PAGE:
Wharton felt the need to publish New Hampshire Judge Doe's entire opinion in the Pike 48 case for the purpose of knocking it down; a jury, he argued, would be incompetent to make a determination of insanity. For someone like Gray, to consider the possibility of psychological dynamics leading to false confessions smacked of moral insanity, that an individual could be overcome by impulses, perhaps not even be aware of them, and lose the power of reason.

There was no psychoanalytic theory yet, only a deistic formulation. Why, then, would the Journal of Insanity have embraced Wharton's formulations while not mentioning Ray's? The most likely reason was that Gray viewed Wharton as a kindred spirit in terms of adherence to deistic ideas, not one given to fads and fancies in medical jurisprudence, or to coddling the depraved. The importance of religious thinking as a substratum of the moral insanity debate has been thoroughly discussed by Belkin. By the end of Wharton's life, legal science had become firmly secularized.

Although Wharton was a master raconteur, his illustrative examples, especially from Britain and Europe, were excessive. There is no significant philosophical shift in his views on confessions. Even here, he stretches mightily for a materialistic theory to explain how the wicked memories of the criminal can resurface. Quoting Dr. Maudsley's formulation: [I]n a brain that is not disorganized by injury or disease, the organic registrations are never actually forgotten, but endure while life lasts; no wave of oblivion can efface their characters.

Consciousness, it is true, may be impotent to recall them; but a fever, a blow on the head, a poison in the blood, a dream, the agony of drowning, the hour of death, rending the veil between our present consciousness and these inscriptions, will sometimes call vividly back, in a momentary flash, and call back, too, with all the feelings of the original experience, much that seemed to have vanished from the mind forever [Ref. How can Wharton's formulations inform contemporary forensic psychiatric practice?

Wharton's anecdotes suggest a Sherlockian technique of using the minutiae of a suspect's words and deeds as evidence, the underlying theory being that the criminal has a drive if not a compulsion to confess. A simple clinical interview of a defendant is not sufficient to derive meaning from an incriminating statement. The forensic professional must be aware of the totality of the evidence, which is where Wharton's advice rings true.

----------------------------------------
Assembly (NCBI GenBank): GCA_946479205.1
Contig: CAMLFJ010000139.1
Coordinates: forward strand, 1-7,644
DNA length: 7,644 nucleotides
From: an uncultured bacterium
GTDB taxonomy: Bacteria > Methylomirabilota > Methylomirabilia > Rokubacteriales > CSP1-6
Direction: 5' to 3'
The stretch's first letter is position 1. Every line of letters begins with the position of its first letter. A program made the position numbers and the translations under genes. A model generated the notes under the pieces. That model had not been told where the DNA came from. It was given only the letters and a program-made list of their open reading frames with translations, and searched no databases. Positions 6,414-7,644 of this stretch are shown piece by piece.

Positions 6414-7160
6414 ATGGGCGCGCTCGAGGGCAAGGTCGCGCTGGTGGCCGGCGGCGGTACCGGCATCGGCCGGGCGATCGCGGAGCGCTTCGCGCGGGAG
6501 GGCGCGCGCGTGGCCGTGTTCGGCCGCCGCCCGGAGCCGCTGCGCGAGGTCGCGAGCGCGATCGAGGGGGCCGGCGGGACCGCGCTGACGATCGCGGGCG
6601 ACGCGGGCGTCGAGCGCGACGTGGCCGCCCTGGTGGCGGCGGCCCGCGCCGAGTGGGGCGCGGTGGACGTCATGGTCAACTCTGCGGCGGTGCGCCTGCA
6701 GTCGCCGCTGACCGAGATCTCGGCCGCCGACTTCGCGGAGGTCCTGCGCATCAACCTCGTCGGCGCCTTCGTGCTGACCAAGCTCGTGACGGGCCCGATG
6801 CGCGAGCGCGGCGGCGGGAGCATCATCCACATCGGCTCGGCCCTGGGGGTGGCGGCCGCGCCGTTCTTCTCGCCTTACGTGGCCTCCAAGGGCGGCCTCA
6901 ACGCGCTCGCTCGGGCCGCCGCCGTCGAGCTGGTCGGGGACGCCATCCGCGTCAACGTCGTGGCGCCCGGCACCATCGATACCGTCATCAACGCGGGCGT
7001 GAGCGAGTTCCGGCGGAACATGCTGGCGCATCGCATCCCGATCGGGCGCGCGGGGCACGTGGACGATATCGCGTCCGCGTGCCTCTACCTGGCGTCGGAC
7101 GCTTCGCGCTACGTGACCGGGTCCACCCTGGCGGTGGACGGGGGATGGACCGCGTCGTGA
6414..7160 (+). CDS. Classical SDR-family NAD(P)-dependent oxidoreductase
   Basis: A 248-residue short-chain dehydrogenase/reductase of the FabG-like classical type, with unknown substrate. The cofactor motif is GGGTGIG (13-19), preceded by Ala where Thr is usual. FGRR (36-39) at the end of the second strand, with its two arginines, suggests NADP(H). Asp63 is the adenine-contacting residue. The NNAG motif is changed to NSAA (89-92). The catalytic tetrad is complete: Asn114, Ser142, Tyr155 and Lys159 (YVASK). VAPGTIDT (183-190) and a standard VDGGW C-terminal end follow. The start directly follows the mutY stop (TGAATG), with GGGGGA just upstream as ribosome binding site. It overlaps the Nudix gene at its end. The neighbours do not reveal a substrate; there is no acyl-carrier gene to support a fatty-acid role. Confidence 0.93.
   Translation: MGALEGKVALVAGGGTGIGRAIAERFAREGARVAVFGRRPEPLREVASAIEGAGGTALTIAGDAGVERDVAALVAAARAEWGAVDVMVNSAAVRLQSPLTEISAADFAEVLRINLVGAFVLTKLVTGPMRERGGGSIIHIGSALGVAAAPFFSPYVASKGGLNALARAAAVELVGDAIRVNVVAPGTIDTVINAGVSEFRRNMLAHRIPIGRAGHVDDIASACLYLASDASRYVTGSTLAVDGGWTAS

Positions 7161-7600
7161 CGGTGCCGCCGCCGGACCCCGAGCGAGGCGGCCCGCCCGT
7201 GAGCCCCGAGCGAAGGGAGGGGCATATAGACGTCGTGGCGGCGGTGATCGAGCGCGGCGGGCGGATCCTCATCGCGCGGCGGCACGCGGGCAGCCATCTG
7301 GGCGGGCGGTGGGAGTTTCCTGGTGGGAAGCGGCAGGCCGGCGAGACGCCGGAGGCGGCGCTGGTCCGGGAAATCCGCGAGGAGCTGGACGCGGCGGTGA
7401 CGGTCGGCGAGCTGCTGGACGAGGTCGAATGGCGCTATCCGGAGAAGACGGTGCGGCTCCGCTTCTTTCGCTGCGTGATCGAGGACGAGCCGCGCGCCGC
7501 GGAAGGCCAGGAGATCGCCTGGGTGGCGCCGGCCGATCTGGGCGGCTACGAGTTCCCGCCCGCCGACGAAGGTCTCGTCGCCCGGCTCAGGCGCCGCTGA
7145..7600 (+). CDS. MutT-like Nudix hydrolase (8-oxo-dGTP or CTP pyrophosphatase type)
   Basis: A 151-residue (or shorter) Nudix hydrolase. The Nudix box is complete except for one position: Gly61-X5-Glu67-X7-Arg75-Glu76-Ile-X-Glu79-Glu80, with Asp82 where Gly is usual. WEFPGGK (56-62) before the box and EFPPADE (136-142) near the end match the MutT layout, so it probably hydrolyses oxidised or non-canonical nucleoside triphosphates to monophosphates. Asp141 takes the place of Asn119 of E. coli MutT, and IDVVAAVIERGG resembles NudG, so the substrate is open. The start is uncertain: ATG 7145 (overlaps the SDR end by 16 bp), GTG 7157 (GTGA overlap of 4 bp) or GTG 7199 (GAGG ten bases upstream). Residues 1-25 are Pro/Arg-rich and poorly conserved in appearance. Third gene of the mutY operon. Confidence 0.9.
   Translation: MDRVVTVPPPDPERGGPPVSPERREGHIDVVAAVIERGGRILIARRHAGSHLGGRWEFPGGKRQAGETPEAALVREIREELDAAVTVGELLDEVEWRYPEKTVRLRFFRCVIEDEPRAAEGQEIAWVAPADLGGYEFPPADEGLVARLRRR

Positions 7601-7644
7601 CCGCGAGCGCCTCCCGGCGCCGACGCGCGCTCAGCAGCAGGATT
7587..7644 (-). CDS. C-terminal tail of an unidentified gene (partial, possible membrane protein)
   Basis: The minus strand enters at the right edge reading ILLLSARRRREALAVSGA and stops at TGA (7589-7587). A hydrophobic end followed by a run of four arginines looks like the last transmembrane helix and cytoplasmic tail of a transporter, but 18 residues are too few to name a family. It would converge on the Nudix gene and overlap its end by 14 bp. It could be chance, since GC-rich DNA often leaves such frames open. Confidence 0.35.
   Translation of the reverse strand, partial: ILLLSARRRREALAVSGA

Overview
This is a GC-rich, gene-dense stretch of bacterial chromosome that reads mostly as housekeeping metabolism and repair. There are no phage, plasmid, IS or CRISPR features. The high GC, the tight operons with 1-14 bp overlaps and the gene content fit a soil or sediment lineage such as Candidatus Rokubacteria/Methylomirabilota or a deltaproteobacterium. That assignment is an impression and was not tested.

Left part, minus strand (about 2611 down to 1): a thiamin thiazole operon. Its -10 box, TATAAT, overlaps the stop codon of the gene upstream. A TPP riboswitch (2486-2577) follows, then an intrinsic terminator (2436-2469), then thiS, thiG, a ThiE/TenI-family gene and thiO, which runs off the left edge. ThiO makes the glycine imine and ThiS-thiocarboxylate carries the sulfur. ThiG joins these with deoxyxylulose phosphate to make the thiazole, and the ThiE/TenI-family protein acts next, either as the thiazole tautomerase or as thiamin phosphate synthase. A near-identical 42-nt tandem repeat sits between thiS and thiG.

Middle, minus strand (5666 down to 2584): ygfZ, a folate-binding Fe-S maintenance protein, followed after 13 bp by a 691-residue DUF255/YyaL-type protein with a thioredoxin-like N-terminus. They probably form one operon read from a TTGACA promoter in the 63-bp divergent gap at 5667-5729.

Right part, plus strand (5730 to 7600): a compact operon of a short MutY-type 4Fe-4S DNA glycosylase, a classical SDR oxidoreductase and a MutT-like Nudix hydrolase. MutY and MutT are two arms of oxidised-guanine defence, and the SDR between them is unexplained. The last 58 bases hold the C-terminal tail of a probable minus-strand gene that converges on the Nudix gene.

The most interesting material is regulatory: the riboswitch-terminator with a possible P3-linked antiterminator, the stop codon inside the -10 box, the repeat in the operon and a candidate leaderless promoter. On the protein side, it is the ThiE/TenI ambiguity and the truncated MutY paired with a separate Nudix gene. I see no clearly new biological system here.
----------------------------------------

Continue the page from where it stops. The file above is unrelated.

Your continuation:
Although such detective work by forensic professionals may indeed serve a law enforcement function, there may be admissibility problems. For example, one can imagine an evidentiary hearing on the admissibility of a slip of the tongue or talking in one's sleep as scientific evidence of an involuntary confession.

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Even though such pieces of the puzzle may serve a folk-psychological or persuasive function, our theory of knowledge would not necessarily support the opinions. Among the gifts of the 19th century's Gilded Age is the power of observation and attention to detail. Whereas a reader today might consider some of Wharton's anecdotes tedious, ignoring the context and details of the defendant's story is substandard forensic psychiatry.

A forensic professional cannot glibly interpret what appear to be incriminating data—even a confession—in the service of law enforcement.

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The resulting work product should not evidence a moral trajectory. Griffith and colleagues 52 emphasize the importance of an expert's narrative. The authors insist on ethical vigilance in the reporting of narrative details that have significant implications for a criminal defendant. We do not have that latitude. Thus, to cherry pick aspects of a case and seize the narrative for rhetorical purposes is disingenuous and ethically dubious, although we sometimes limit detail to protect the subject.

Ideally, the forensic expert would want to contextualize fully the defendant's behavior and motivations while maintaining scientific objectivity. This would mean, among other things, coming to terms with the source of a criminal's guilt feelings, be they spiritual or neurotic. As we practice today, it would be out of place to take the overt position that an incriminating statement is reliable because it redeems the criminal in God's eyes or that it is not reliable, because the individual is neurotic and acting out a need for punishment.